Archive for January, 2012|Monthly archive page

Three years

I began writing this blog on Jan. 14, 2009. On Jan. 14 of this year, I noted the blogiversary in my mind and mentioned it to my husband and another blogging friend while we were out at dinner. I then wrote a post on Jan. 16 but didn’t mention that an anniversary had just gone by. Perhaps I knew then that I would take a little breather from the blog and from Mom. Until yesterday, I hadn’t visited her for almost two weeks. I can’t say why, for sure. She was perfectly pleasant when I last saw her, talking and being social and sort of funny. I can say I have been feeling a little bit sad about her. I looked back at some old posts when I realized I had hit the three-year mark, and it was a reminder of how much Mom has changed in that time.

Taking care of her was more difficult back then. Already a needy woman, she was so very needy at that time – which was one reason I felt the need to start a blog. As her bank account emptied and the move to a nursing home neared, I hoped that her disease would progress so that she would be less with it and therefore, in my mind, more able to handle the transition to a nursing home. Well, her disease did progress, but she didn’t handle the first transition well at all – and I think her state of mind wasn’t the issue. For those two weeks she lived in a traditional nursing home, she was simply in the wrong place. Once she arrived at the Alz center, she settled in immediately. And as I read some old posts from her first months at the Alz center, I was reminded of how well she was still doing at that time. She would say “Hallelujah” when I came to visit. She knew my name and my face. We could still go out to eat at a restaurant. She carried dog/cat and wore lots of jewelry. Now, she doesn’t know what jewelry is.

So, now her disease is very progressed. And I find myself regretting those wishes I had that she would lose her mind quickly for my convenience. I did truly think it would be best for her – I assumed that the sicker she was, the less aware she would be of the change in her living arrangement. And being less aware, I reasoned, might mean she’d be less afraid, or angry, or both. But I can’t deny that I hoped, too, that her tolerance of the change would mean there would be less heartache and fewer headaches for me.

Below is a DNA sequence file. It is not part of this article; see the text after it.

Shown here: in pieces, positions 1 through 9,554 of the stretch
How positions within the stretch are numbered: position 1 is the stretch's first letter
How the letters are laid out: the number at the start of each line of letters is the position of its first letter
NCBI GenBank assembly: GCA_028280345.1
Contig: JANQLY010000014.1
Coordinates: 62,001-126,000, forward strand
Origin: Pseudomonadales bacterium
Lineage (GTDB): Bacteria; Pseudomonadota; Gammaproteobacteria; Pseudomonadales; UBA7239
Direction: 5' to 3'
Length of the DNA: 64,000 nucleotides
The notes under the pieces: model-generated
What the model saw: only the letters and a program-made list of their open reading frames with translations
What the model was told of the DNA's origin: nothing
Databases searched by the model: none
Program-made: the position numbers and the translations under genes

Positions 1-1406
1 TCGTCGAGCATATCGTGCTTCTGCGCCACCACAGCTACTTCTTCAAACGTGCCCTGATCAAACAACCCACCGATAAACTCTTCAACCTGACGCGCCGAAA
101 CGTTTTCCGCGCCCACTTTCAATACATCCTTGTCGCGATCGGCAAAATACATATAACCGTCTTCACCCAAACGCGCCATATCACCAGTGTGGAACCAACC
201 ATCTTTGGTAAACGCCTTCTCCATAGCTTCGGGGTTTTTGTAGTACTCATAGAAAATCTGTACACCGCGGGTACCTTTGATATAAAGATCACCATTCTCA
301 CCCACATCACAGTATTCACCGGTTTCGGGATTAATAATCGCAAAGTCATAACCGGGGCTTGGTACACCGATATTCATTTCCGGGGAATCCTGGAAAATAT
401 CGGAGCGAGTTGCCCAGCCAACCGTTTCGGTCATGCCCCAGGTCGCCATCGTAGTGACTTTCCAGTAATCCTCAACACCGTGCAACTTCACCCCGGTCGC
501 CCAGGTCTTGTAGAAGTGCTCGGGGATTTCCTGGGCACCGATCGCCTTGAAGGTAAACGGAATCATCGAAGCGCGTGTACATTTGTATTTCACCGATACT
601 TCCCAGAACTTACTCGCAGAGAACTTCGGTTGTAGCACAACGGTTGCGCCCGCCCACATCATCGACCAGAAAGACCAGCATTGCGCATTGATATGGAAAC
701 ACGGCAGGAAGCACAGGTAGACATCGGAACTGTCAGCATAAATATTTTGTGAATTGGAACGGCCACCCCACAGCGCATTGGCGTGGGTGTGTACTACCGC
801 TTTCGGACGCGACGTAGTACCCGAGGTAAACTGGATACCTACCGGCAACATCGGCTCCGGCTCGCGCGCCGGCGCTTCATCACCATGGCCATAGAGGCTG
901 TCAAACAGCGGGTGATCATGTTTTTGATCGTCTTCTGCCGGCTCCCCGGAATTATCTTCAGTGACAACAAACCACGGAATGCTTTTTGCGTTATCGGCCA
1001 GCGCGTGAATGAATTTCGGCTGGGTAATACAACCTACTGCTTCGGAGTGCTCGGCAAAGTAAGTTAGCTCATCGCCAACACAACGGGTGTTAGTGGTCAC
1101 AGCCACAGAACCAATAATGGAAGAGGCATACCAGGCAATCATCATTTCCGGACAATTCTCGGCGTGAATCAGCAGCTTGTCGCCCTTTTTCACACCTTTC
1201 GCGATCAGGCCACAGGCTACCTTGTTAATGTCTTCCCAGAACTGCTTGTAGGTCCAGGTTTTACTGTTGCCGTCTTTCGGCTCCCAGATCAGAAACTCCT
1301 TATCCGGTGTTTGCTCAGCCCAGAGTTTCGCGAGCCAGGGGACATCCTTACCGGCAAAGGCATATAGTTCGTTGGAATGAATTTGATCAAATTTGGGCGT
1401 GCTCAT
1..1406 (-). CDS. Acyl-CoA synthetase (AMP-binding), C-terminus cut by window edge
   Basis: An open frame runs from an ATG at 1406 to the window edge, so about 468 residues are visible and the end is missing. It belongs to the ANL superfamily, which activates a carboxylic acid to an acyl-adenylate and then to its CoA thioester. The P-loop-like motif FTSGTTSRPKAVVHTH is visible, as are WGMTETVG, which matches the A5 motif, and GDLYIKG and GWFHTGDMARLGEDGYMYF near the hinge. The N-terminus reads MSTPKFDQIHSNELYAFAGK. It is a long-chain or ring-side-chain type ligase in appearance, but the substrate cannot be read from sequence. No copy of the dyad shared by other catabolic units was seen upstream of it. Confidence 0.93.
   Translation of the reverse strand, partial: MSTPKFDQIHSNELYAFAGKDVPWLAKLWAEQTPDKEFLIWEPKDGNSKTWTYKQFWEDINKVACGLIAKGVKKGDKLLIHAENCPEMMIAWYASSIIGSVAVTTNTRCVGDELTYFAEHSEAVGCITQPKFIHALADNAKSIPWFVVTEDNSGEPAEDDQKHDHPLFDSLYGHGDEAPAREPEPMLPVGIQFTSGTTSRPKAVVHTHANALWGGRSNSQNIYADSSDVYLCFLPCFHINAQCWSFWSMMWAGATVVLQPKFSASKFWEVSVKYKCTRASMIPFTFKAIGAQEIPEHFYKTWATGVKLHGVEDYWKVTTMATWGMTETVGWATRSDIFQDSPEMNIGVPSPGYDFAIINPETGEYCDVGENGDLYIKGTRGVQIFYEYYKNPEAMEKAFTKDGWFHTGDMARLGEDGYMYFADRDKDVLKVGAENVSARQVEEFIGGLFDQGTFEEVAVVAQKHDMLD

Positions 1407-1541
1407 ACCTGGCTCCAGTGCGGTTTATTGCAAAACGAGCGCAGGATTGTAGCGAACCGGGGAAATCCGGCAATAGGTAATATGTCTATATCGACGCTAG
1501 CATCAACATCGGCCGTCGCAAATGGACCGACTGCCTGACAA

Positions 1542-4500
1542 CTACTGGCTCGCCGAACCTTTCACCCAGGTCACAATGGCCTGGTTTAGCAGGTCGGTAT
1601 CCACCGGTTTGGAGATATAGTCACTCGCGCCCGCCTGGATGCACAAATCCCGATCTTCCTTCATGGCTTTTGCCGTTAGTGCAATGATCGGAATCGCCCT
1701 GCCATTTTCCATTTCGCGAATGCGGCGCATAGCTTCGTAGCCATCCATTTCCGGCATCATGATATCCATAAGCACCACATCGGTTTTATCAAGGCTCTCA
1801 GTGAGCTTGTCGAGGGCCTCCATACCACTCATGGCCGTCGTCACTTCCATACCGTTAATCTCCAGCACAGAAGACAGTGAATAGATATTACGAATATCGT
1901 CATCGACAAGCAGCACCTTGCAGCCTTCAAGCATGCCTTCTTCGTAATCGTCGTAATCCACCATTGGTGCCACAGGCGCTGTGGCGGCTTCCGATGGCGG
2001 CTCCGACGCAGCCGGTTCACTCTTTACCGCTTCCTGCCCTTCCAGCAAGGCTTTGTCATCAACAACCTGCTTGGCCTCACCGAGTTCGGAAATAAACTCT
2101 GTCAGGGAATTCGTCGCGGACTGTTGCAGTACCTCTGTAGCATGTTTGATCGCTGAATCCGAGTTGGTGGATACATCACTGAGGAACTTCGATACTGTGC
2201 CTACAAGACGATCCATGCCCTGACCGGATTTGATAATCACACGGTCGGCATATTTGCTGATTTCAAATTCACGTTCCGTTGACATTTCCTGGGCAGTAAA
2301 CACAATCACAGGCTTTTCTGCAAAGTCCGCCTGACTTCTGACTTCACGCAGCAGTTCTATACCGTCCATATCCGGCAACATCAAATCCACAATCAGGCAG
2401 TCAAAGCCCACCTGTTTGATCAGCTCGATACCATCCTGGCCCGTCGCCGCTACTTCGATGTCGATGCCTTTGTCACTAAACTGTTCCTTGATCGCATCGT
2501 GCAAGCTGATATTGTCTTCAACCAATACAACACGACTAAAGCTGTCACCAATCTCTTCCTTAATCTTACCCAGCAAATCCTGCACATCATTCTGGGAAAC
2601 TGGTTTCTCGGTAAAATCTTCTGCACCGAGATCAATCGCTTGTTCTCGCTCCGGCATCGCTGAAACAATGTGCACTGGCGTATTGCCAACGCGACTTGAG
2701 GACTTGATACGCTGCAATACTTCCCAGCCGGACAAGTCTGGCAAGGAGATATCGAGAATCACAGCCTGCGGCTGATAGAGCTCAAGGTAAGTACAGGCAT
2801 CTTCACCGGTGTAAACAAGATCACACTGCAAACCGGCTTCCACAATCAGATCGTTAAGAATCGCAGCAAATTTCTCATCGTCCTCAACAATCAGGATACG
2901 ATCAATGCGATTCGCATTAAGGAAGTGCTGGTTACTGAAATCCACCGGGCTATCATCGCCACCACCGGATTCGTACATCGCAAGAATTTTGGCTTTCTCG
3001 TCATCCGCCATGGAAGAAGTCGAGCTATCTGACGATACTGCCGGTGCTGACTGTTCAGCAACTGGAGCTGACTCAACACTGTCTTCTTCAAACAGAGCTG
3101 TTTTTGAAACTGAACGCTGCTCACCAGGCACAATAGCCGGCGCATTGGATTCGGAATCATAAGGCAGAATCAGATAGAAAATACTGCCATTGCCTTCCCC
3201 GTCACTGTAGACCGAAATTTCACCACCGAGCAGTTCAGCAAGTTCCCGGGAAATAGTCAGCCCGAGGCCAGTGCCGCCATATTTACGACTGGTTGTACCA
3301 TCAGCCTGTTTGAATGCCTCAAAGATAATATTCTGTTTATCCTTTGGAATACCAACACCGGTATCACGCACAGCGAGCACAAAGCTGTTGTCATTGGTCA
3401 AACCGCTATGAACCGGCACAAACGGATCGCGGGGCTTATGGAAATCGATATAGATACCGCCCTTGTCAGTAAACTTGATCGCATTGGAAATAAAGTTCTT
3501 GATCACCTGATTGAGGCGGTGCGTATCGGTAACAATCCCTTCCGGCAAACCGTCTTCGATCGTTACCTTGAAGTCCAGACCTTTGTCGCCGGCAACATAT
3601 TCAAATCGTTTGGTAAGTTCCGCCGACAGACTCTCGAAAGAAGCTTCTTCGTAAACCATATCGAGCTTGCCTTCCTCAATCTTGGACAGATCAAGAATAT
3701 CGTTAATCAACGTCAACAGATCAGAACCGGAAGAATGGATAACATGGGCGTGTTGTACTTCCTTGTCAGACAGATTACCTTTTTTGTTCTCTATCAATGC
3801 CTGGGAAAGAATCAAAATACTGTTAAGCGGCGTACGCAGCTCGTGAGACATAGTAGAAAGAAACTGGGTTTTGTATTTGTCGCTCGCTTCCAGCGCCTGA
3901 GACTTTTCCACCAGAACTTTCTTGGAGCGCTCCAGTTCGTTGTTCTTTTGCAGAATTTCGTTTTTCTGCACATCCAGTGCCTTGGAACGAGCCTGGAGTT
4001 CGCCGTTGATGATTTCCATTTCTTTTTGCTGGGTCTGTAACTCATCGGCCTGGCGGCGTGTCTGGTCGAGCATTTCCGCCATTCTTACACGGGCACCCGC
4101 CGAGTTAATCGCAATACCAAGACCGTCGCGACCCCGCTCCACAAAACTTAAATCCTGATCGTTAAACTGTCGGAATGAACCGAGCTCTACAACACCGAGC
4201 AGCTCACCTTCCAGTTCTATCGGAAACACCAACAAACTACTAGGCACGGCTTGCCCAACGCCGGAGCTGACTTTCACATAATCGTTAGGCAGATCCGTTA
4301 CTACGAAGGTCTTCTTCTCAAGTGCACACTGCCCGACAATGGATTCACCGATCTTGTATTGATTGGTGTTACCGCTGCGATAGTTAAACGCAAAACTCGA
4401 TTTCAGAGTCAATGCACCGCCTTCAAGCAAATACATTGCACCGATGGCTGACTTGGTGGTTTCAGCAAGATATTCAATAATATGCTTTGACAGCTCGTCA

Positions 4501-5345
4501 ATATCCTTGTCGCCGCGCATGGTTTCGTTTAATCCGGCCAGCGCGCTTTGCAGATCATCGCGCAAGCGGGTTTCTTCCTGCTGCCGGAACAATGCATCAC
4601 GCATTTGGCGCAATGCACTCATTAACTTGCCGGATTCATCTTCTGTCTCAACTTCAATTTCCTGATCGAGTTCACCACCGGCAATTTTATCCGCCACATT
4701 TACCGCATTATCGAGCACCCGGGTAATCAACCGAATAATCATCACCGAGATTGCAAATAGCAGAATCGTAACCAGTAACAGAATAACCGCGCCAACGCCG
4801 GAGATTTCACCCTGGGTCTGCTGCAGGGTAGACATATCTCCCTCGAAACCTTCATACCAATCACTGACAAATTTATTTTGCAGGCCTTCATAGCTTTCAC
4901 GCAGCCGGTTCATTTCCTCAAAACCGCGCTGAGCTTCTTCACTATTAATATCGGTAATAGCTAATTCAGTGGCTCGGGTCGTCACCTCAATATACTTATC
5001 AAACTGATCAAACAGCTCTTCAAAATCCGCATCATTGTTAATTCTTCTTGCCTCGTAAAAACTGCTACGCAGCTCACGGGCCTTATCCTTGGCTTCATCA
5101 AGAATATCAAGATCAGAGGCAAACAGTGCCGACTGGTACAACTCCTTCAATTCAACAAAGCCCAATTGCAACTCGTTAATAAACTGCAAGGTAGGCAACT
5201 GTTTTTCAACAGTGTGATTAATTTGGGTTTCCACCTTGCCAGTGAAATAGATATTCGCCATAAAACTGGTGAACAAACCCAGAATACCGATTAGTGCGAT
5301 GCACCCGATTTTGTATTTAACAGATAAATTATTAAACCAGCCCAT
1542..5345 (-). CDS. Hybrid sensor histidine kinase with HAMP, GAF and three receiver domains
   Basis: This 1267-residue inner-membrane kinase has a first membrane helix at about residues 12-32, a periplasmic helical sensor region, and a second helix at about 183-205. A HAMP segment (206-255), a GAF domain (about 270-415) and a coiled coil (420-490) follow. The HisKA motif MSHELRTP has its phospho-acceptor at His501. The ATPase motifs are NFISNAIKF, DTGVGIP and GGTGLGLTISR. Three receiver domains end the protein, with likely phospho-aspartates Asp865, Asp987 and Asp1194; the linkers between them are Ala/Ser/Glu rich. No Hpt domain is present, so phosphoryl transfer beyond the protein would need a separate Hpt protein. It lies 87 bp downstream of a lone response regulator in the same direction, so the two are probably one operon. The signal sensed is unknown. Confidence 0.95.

Now I can look back with a clearer head and realize she put up with so much early in her illness and handled it all relatively well. I can say this after hearing lots of stories from caregivers whose loved ones had a much more difficult disease process. After she had a minor traffic accident, I took her car keys away. That was it – no more driving. Six weeks later, in the course of two days, my siblings and I moved her out of her apartment and into a much smaller assisted living apartment. With that move, she began eating meals with strangers and was subjected to regular visits from nurses, a housekeeper and other staffers. Her most common complaint was that she was living in a cave. She could still call me on the phone then, and she did, with frequency. She was fretful sometimes, and scared and confused. She made the occasional nasty remark, but she was not mean to me, or to the strangers who in short order became her friends. She would imagine that her cat was missing or call me convinced that something – something she couldn’t explain – was somehow out of order. Those days are long over. She stopped calling by the summer of 2009. What a treat it would be to pick up the phone now and have Mom greet me on the other end.

This past Friday night, I watched an old Frontline program I had taped, about the funeral home industry. There was one very sad story about a young couple burying their toddler son. And that made me cry. But there were also many images of the undertakers handling elderly bodies, washing them and dressing them and putting makeup on their faces. Those images got to me. The employees were very tender with these bodies, and I’d like to think it wasn’t just because they were on camera. I recalled preplanning Mom’s funeral and thought about how many decisions still lie ahead. And I thought about how I used to obsess about Mom’s death when I realized she had dementia, because at that time I had no idea how much living she could still do in spite of the disease. And I thought about how I am not in any hurry to see her life end now that she has become this fragile but resilient little buddy of mine. And I cried and cried.